Double Religious Jeopardy

Colorado targets the Christian baker who won at the Supreme Court.

 
 

Baker, Jack Phillips, poses in his Masterpiece Cakeshop in Lakewood, Colorado, Sep. 21, 2017.
Baker, Jack Phillips, poses in his Masterpiece Cakeshop in Lakewood, Colorado, Sep. 21, 2017. PHOTO: RICK WILKING/REUTERS
 

Maybe it’s baked into the cake of modern American progressivism. What else could drive Colorado to go after the same Christian baker less than a month after losing a similar case against him at the Supreme Court?

In Masterpiece Cakeshop v. Colorado Civil Rights Commission, the Supreme Court ruled 7-2 that the commission violated Jack Phillips’ free-exercise rights when it sought to punish him for refusing on religious grounds to bake a custom cake for a gay couple’s wedding. That decision was handed down June 4 after six years in which Mr. Phillips was dragged through the courts.

On June 28 the state found probable cause that Mr. Phillips had unlawfully discriminated in another case—by refusing to bake a custom cake (blue on the outside, pink on the inside) to celebrate the transgender transition of Autumn Scardina from a man to a woman. The Alliance Defending Freedom, which represented Mr. Phillips in his first case, is now suing Colorado’s Governor, attorney general, Civil Rights Division and Civil Rights Commission for what it says is Colorado’s “continuing persecution” of its client.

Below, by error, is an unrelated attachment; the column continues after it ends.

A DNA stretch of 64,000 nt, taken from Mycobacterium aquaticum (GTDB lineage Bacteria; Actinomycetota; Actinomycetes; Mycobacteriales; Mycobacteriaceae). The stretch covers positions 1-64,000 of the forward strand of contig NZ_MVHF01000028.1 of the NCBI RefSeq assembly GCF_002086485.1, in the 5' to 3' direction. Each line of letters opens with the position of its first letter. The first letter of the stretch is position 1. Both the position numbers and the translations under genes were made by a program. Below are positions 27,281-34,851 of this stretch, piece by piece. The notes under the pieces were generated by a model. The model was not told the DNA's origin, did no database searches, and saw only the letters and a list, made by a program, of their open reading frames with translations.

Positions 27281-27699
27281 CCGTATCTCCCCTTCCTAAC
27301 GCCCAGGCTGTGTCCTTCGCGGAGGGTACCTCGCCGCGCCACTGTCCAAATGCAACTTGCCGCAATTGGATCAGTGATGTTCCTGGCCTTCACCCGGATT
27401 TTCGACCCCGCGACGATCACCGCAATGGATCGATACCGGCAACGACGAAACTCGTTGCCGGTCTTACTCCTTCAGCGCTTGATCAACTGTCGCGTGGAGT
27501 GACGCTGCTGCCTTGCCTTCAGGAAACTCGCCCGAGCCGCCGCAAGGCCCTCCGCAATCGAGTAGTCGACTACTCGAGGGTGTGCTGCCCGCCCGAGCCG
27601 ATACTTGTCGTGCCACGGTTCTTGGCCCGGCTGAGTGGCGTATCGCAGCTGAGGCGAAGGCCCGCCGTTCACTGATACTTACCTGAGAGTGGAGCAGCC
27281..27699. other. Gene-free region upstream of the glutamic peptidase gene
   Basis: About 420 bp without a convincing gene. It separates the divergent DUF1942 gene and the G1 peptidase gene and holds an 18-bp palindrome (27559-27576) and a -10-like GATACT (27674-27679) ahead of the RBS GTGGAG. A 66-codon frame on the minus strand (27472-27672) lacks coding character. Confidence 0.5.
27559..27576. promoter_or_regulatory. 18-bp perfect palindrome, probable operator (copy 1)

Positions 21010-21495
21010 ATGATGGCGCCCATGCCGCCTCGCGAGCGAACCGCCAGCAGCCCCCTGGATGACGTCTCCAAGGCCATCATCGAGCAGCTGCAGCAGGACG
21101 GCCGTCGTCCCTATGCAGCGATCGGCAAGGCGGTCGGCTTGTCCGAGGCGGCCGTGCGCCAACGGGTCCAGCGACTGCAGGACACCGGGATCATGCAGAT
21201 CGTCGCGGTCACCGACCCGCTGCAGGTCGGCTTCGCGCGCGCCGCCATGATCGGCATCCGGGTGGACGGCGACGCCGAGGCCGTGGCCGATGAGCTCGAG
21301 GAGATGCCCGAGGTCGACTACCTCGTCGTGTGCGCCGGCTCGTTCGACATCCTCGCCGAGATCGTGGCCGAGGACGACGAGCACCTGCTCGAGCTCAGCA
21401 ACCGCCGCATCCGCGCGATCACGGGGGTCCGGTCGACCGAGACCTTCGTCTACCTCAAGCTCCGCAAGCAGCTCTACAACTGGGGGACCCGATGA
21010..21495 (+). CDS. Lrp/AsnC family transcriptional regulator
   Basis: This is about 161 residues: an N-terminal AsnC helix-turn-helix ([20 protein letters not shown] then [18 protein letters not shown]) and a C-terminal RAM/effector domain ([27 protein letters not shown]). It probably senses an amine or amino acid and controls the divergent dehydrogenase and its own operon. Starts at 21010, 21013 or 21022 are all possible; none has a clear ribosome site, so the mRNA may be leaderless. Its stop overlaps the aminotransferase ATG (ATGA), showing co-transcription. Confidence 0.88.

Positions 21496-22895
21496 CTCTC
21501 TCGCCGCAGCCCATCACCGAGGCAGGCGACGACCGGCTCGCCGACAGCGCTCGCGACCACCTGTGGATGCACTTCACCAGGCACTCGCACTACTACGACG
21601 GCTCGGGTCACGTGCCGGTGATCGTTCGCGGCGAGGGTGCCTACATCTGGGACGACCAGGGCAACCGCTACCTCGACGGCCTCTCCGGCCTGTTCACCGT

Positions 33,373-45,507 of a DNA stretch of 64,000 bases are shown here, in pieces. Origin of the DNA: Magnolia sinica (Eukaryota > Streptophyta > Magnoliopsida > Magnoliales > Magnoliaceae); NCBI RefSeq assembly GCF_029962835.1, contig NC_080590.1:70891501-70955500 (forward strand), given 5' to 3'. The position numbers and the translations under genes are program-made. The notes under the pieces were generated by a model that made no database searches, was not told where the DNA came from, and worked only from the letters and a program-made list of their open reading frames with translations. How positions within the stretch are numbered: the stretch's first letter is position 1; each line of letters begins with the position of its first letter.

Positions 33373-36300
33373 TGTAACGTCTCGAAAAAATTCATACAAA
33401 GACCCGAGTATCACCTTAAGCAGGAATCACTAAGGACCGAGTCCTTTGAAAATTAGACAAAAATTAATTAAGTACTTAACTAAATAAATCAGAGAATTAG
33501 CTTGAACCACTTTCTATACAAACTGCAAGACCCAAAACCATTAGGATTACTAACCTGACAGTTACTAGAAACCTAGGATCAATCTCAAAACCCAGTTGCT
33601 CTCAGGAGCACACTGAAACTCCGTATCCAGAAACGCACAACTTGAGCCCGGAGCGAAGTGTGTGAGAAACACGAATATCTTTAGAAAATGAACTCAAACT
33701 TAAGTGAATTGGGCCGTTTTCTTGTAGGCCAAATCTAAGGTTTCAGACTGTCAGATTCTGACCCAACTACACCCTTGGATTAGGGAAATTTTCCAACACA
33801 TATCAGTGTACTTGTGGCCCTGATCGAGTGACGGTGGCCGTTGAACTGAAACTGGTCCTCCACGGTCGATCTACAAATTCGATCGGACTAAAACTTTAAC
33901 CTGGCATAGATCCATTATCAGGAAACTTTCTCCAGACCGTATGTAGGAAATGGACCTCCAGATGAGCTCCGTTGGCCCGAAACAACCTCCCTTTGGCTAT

In finding for Mr. Phillips in June, the Supreme Court said the commission had exhibited “clear and impermissible hostility” toward the baker’s religious beliefs, which included unequal application of the law. But Justice Elena Kagan wrote a concurring opinion essentially saying that the state could win the next time if it disguised its anti-religious bias. Colorado appears to be taking her invitation.

But to pursue Mr. Phillips so quickly, and with a made-to-legal-order plaintiff, Colorado also seems to be showing its animus again. Nobody knows how a Supreme Court with Brett Kavanaugh seated in place of Anthony Kennedy would rule. But if Mr. Phillips ends up back before the Court, let’s hope the majority this time lays out clear guidelines protecting his religious and speech rights.

The alternative is what we are seeing in Colorado, where progressives appear bent on making a literal federal case out of every cake in America.

Appeared in the August 17, 2018, print edition.

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